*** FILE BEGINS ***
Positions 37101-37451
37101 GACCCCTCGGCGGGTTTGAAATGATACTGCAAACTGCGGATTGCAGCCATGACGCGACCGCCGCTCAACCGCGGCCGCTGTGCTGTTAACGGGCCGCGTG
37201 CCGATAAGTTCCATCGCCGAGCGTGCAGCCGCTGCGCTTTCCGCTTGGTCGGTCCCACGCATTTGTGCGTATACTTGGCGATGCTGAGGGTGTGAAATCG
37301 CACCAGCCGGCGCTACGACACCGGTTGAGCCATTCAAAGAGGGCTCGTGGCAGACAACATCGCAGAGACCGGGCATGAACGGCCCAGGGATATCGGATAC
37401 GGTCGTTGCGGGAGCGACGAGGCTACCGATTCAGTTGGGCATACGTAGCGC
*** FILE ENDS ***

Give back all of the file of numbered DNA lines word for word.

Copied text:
Positions 37101-37451
37101 GACCCCTCGGCGGGTTTGAAATGATACTGCAAACTGCGGATTGCAGCCATGACGCGACCGCCGCTCAACCGCGGCCGCTGTGCTGTTAACGGGCCGCGTG
37201 CCGATAAGTTCCATCGCCGAGCGTGCAGCCGCTGCGCTTTCCGCTTGGTCGGTCCCACGCATTTGTGCGTATACTTGGCGATGCTGAGGGTGTGAAATCG
37301 CACCAGCCGGCGCTACGACACCGGTTGAGCCATTCAAAGAGGGCTCGTGGCAGACAACATCGCAGAGACCGGGCATGAACGGCCCAGGGATATCGGATAC
37401 GGTCGTTGCGGGAGCGACGAGGCTACCGATTCAGTTGGGCATACGTAGCGC